An integrated primary care workforce planning toolkit at the regional level (part 1): qualitative tools compiled for decision-makers in Toronto, Canada Academic Article uri icon

  •  
  • Overview
  •  
  • Research
  •  
  • Identity
  •  
  • Additional Document Info
  •  
  • View All
  •  

abstract

  • Abstract Background A regional health authority in Toronto, Canada, identified health workforce planning as an essential input to the implementation of their comprehensive Primary Care Strategy. The goal of this project was to develop an evidence-informed toolkit for integrated, multi-professional, needs-based primary care workforce planning for the region. This article presents the qualitative workforce planning processes included in the toolkit. Methods To inform the workforce planning process, we undertook a targeted review of the health workforce planning literature and an assessment of existing planning models. We assessed models based on their alignment with the core needs and key challenges of the health authority: multi-professional, population needs-based, accommodating short-term planning horizons and multiple planning scales, and addressing key challenges including population mobility and changing provider practice patterns. We also assessed the strength of evidence surrounding the models’ performance and acceptability. Results We developed a fit-for-purpose health workforce planning toolkit, integrating elements from existing models and embedding key features that address the region’s specific planning needs and objectives. The toolkit outlines qualitative workforce planning processes, including scenario generation tools that provide opportunities for patient and provider engagement. Tools include STEEPLED Analysis, SWOT Analysis, an adaptation of Porter’s Five Forces Framework, and Causal Loop Diagrams. These planning processes enable the selection of policy interventions that are robust to uncertainty and that are appropriate and acceptable at the regional level. Conclusions The qualitative inputs that inform health workforce planning processes are often overlooked, but they represent an essential part of an evidence-informed toolkit to support integrated, multi-professional, needs-based primary care workforce planning.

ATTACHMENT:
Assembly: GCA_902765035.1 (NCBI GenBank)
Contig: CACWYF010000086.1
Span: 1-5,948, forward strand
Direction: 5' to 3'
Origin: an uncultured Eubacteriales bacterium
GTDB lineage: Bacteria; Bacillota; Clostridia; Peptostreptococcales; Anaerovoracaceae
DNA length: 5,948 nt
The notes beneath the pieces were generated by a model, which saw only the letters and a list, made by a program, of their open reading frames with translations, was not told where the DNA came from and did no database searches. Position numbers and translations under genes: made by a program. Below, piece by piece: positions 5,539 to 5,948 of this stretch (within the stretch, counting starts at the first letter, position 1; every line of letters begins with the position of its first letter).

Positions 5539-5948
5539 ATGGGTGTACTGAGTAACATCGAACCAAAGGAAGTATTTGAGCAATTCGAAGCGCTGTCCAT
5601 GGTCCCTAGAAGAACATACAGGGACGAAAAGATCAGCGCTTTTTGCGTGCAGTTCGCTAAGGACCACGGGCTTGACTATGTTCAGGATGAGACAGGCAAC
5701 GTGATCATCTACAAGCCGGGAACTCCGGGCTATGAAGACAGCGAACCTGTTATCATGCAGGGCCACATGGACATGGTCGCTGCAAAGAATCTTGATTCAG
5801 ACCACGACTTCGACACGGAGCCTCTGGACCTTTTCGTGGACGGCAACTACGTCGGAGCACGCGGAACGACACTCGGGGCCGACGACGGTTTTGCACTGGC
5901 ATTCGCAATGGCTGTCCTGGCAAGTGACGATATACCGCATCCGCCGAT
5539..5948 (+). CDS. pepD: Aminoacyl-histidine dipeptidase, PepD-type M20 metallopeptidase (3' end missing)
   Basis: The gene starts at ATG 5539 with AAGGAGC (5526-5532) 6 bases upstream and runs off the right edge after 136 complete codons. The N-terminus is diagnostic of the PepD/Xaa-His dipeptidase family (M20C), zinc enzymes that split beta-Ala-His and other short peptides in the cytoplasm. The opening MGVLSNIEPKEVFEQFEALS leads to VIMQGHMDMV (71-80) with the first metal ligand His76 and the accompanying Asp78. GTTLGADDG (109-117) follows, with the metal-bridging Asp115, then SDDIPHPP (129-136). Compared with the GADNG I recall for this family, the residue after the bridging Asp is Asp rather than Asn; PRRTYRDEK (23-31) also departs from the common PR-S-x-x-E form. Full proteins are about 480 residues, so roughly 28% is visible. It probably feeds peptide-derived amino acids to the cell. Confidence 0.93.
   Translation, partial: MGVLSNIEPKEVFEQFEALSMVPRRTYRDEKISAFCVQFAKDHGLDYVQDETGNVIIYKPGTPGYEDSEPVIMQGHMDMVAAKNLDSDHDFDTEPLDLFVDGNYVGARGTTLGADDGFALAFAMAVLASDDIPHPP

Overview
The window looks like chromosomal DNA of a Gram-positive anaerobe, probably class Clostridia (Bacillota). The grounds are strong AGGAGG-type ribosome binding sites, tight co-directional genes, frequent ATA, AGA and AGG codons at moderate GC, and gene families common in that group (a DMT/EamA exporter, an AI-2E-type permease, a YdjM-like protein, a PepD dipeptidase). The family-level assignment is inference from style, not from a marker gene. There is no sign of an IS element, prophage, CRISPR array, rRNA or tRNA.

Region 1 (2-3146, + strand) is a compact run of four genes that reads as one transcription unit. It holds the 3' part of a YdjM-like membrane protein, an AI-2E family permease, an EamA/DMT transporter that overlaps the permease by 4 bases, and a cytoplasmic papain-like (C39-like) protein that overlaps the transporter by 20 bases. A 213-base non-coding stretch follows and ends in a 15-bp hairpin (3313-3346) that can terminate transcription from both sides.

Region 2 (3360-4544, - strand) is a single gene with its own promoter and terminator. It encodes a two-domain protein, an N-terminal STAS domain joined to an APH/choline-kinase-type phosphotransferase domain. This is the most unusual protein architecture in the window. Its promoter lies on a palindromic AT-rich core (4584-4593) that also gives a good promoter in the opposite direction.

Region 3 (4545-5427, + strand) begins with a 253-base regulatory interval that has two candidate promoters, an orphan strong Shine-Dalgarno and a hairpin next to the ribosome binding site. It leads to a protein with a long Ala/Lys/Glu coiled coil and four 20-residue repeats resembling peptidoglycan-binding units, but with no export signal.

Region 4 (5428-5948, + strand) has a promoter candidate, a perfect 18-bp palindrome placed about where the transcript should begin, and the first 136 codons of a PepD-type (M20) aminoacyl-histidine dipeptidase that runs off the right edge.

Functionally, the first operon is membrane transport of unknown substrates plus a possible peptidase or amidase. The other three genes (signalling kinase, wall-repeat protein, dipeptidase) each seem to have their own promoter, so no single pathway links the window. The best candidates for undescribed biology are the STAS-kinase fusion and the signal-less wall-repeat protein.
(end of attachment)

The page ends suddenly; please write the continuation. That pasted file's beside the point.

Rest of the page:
publication date

  • December 2021